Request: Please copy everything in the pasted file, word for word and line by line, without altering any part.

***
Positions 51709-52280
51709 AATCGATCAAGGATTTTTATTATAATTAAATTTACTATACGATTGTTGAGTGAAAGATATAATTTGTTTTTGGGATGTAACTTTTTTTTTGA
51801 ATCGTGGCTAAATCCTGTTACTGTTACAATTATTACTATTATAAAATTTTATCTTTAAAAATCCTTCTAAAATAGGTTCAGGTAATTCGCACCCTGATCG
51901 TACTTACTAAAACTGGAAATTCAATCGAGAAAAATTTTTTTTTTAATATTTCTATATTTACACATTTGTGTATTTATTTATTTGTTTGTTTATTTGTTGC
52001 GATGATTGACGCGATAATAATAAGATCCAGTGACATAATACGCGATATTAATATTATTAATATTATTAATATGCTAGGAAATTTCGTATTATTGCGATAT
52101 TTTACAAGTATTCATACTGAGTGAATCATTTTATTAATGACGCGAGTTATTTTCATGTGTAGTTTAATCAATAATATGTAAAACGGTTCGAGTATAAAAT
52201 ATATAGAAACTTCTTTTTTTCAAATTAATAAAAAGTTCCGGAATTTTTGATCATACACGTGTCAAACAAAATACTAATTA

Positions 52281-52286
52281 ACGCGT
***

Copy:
Positions 51709-52280
51709 AATCGATCAAGGATTTTTATTATAATTAAATTTACTATACGATTGTTGAGTGAAAGATATAATTTGTTTTTGGGATGTAACTTTTTTTTTGA
51801 ATCGTGGCTAAATCCTGTTACTGTTACAATTATTACTATTATAAAATTTTATCTTTAAAAATCCTTCTAAAATAGGTTCAGGTAATTCGCACCCTGATCG
51901 TACTTACTAAAACTGGAAATTCAATCGAGAAAAATTTTTTTTTTAATATTTCTATATTTACACATTTGTGTATTTATTTATTTGTTTGTTTATTTGTTGC
52001 GATGATTGACGCGATAATAATAAGATCCAGTGACATAATACGCGATATTAATATTATTAATATTATTAATATGCTAGGAAATTTCGTATTATTGCGATAT
52101 TTTACAAGTATTCATACTGAGTGAATCATTTTATTAATGACGCGAGTTATTTTCATGTGTAGTTTAATCAATAATATGTAAAACGGTTCGAGTATAAAAT
52201 ATATAGAAACTTCTTTTTTTCAAATTAATAAAAAGTTCCGGAATTTTTGATCATACACGTGTCAAACAAAATACTAATTA

Positions 52281-52286
52281 ACGCGT